|Japan's Metabo Law|
Japan introduced a set of guidelines – the Standards Concerning Implementation of Special Health Examinations and Special Public Health Guidance under the Ministry of Health, Welfare, and Labor Order 159 (the "Metabo Law") – on April 1, 2008 to address national concern that half of all men and 1 in 5 women between the ages of 40 and 74 were showing signs of metabolic syndrome.
Manansala notes  that the guidelines:
- aimed to reduce the overweight population by 10% over the 5 years and by 25% over the next 7 years.
- called for local governments and employers to conduct mandatory annual examinations, including measurement of waistlines for people between the ages of 40 and 74 (44% of the population).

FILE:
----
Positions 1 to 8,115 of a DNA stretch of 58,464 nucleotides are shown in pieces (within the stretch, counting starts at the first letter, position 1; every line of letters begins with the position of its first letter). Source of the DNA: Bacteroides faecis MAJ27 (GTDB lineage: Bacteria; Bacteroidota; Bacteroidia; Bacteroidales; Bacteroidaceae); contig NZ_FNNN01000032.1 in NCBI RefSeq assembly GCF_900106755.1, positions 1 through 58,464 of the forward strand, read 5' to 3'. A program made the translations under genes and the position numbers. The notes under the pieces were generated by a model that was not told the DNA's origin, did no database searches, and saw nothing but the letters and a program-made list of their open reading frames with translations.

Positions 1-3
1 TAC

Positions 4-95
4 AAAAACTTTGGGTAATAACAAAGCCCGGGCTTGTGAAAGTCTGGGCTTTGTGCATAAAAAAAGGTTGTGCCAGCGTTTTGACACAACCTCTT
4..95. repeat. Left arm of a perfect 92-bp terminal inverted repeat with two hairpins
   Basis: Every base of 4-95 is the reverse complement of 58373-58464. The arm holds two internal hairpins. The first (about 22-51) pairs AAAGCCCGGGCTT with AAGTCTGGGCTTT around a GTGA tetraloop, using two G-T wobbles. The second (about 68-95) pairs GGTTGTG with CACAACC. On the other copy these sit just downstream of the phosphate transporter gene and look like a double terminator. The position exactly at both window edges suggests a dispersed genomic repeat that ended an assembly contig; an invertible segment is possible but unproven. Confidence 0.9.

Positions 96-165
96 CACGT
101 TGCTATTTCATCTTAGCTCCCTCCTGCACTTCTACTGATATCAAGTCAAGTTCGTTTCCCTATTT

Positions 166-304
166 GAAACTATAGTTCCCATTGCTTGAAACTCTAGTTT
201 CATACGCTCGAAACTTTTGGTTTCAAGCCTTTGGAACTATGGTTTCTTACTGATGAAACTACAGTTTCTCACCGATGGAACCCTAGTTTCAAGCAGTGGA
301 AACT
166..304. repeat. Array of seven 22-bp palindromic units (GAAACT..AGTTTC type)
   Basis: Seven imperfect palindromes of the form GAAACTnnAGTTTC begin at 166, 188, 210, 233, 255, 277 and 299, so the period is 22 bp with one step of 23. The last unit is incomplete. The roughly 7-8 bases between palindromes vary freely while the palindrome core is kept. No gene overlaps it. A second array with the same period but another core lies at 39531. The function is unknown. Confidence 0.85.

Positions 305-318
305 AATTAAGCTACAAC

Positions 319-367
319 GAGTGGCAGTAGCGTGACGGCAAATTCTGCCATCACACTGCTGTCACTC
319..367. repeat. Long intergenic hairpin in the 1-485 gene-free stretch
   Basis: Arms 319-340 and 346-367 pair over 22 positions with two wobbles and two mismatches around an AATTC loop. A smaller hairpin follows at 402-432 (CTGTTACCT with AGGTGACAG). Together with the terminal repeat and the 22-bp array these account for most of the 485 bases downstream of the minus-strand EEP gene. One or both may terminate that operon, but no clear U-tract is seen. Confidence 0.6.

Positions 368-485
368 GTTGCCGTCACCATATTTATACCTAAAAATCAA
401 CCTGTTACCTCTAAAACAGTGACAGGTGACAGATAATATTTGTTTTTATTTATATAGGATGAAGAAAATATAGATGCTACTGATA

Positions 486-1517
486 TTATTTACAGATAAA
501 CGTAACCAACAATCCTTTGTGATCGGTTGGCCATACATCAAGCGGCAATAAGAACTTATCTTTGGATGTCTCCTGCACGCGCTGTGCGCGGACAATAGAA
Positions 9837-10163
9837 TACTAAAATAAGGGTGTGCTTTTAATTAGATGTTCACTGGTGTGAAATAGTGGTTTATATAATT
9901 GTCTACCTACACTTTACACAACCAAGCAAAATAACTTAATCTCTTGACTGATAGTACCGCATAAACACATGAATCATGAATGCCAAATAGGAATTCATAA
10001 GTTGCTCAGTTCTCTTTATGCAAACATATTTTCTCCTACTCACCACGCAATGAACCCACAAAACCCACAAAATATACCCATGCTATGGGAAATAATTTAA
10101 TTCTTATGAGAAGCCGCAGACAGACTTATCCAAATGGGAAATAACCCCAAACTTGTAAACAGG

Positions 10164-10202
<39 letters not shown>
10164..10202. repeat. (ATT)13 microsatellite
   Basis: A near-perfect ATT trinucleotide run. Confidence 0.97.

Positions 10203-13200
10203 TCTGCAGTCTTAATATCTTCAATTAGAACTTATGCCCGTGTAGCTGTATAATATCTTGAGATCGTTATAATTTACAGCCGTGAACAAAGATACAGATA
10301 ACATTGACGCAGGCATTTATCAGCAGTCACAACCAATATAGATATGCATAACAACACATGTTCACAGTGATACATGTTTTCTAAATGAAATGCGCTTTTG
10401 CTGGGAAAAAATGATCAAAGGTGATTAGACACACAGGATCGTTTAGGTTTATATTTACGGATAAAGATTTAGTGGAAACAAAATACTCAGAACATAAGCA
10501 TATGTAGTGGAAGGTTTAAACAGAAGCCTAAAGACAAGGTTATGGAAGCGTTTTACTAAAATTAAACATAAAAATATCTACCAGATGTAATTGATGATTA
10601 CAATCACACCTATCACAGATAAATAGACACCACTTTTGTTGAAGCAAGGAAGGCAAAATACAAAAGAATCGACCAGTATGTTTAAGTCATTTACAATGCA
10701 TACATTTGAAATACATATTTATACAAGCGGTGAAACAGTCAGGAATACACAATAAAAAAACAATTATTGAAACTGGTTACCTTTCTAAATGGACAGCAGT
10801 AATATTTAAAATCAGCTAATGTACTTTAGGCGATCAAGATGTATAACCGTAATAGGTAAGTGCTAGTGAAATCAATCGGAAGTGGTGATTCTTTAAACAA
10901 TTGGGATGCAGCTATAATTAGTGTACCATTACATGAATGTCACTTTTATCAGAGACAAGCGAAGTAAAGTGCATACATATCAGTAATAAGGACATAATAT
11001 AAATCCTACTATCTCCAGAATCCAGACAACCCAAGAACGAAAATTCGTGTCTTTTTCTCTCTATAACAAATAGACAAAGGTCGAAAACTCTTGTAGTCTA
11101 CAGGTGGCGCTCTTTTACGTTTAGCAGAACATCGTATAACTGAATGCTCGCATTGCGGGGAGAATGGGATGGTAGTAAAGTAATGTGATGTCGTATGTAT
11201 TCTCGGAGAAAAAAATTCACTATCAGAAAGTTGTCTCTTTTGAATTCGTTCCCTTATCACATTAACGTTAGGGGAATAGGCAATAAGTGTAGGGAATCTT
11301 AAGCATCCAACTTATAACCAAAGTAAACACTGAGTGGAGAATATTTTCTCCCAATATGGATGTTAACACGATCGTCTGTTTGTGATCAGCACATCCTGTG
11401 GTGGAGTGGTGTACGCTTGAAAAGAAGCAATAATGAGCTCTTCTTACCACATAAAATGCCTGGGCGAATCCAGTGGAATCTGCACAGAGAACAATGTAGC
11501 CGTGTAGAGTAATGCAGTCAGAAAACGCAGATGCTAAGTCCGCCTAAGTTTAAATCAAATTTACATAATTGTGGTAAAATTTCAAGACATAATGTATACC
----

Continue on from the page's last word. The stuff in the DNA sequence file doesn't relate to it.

- required individuals who exceeded the maximum waist line of 33.5 in (85 cm) for men and 35.4 in (90 cm) for women, and who doctors determined were in the most severe category, to attend counseling sessions over the next three months to lose weight and make lifestyle changes. 
- required employers to ensure a minimum of 65% participation with the exam and 25% reduction in obesity within 7 years (or face penalties of up to 10% of the current payments – which would go to fund elderly care.
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